Having published three books with another forthcoming from Indiana University Press, I have been able to write the books I wanted to write and see them published. This is as it has been for other Counterpoints authors and editors. Working with various titles, I have witnessed professionalism and excellence from beginning to end of the review and publication process. Reviewers have provided critiques that have been genuinely helpful and demonstrated both generosity and deep understanding of the content in question. In every case, their critiques offered ways to improve the resulting product. A cross-disciplinary editorial review policy before publication now offers ways to broaden audiences and critical perspectives beyond the interests of a book’s specific field. Book covers have taken advantage of authors’ preferences when desired and I have not been disappointed in my choice to leave all artistic decisions concerning my book covers to the artists at the Press. Rather than a multitude of titles in Counterpoints, the Press has selectively published a modest stream of single-authored titles and a few edited titles. This approach has assured that each project receives the personalized care and attention it deserves.

A series editorship is a precious responsibility and an opportunity to cultivate and publish cutting edge scholarship in one’s field. It has been an honor to have served as the founding series editor of Counterpoints and to have worked over the years with outstanding authors and editors. Collaborating with a succession of acquisition editors at the Press requires flexibility, good will, respect, and trust in one’s colleagues. I am fortunate to have worked with music acquisitions editors who have brought unique perspectives to the series and shepherded important projects through the review and publication process. A series editor wears twin hats: on one hand, one searches out projects that exemplify important contributions to scholarship; on the other, one keeps an eye out for those projects that will likely attract readers and thereby ensure the financial viability of the series. The rewards of maintaining a series over the long term are evident in generating a consistent and continuing stream of scholarship that informs, shapes, critiques, and enriches a field. As a series editor, I think of my role not only as visionary in imagining those subjects that require attention in my field but also more humbly, as caretaker until it is time to bequeath this responsibility to another who can breathe new life into it and take it to greater heights.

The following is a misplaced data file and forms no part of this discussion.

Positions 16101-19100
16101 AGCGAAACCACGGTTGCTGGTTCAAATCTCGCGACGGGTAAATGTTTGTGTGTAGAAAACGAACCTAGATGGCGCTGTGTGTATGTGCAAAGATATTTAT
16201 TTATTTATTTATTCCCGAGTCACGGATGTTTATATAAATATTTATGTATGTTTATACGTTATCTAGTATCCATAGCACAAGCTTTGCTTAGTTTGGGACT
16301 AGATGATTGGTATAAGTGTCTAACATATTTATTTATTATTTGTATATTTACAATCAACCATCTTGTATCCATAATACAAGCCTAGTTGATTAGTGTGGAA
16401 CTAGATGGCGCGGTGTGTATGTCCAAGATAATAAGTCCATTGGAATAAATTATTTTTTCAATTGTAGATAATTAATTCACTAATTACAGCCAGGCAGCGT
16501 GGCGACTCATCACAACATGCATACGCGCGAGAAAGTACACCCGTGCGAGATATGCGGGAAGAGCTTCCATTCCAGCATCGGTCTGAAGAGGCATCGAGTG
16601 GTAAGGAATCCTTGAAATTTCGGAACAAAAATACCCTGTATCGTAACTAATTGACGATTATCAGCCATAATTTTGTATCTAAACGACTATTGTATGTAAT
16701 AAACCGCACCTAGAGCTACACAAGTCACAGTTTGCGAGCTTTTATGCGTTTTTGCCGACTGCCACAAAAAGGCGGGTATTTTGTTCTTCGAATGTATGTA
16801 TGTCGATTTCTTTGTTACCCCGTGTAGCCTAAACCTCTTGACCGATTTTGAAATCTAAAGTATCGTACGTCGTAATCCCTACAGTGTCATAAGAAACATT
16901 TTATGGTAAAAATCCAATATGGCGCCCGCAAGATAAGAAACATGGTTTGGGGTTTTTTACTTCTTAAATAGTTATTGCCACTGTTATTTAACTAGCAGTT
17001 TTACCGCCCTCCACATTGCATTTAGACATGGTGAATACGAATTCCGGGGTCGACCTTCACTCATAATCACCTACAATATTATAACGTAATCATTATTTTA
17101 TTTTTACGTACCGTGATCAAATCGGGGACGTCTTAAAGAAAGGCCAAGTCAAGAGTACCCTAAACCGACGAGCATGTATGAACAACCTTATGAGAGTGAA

I am thankful that Randall Everett Allsup has accepted to edit the Counterpoints series. Randall is known to music educators internationally as one of the profession’s foremost philosophers, and the author of Remixing the Classroom: Toward an Open Philosophy of Music Education, published in this series. I am sure that philosophers and the wider community of music education researchers will want to join me in wishing him well in this important endeavor.

Estelle R. Jorgensen

Yarmouth Port, Massachusetts

January 19, 2021